Letter: No constraints on research

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The Independent Online
Sir: So, subsuming science into the DTI is a "bad idea, badly presented", says Tom Wilkie ("No Minister, this is not a good idea", 25 July). It seems to me that Dr Wilkie is concentrating too much on form and ignoring the content, which is what really matters.

As to the initiative dubbed "Equal", we can all join in the jokes about acronyms but the new Minister for Science and Technology Ian Taylor's aims of helping people to stay active as long as possible must be a central one for a civilised society with an ageing population. My own research council, in common with the Foresight Exercise, has concluded that the research issues here deserve the highest priority. An imperative for the quality of life is given attention alongside the priorities for wealth creation - exactly what so many have clamoured for.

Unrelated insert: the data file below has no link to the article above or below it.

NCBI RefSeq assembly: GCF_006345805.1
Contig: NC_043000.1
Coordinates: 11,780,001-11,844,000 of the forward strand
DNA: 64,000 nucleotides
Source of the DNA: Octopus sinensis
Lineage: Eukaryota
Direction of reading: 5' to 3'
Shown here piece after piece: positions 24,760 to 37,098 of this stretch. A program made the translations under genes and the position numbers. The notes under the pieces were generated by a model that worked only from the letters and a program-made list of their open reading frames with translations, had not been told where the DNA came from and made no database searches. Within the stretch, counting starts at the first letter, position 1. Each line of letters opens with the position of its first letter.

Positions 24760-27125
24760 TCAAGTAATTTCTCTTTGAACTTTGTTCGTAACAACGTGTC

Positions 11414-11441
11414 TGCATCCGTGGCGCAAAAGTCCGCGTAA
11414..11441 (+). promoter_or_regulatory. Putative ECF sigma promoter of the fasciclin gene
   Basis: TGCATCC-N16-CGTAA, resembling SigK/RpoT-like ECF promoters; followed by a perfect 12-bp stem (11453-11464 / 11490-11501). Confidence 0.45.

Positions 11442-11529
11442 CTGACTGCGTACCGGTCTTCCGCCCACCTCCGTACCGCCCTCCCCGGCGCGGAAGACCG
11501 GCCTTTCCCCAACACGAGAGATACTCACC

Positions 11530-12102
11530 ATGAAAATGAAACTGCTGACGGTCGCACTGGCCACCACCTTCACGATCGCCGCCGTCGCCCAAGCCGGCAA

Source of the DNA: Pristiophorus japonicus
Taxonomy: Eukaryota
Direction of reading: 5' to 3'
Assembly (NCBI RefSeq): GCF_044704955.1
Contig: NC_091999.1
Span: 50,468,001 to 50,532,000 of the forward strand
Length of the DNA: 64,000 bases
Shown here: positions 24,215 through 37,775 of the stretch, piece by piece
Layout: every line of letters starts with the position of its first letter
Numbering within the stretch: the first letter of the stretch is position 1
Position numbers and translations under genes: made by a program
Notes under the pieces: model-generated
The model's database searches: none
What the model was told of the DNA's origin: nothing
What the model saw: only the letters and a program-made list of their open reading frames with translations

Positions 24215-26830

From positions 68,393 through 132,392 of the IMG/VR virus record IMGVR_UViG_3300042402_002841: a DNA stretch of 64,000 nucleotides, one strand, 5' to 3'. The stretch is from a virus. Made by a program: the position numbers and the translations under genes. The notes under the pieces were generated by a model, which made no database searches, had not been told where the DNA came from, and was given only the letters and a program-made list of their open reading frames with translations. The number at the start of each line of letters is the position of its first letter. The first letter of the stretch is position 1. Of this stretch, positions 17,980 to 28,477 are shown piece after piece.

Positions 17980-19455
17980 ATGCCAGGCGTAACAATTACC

All of us in the research councils and, I believe, the great majority of the research community, welcomed the White Paper Realising our Potential and all of us - including the DTI - are signed up to its principles. What we see surfacing now are the differences of opinion on how best to implement. Where should science sit in government structures? I have not yet heard an answer that is immediately and self-evidently right.

What science in government needs is a project co-ordination mechanism to tackle issues across lines of command. Return on intellectual assets must be maximised by freeing creative people to address agreed priorities in cost-effective ways that are natural to them and to the way in which science progresses, and may not necessarily sit easily with civil service rule books or political propositions. All successful companies of any complexity have learned how to operate like this, and so have the research councils. Government, via the Annual Forward Look, for example, has made the brave and welcome commitment to do this for science - but Whitehall doesn't yet seem to have mechanisms to deliver. The DTI is a good base from which to start the learning process. Give them a chance! By all means let them know the jury is still out but don't condemn the accused.

Yours faithfully,

Dai Rees

Chief Executive

Medical Research Council

London, W1

26 July

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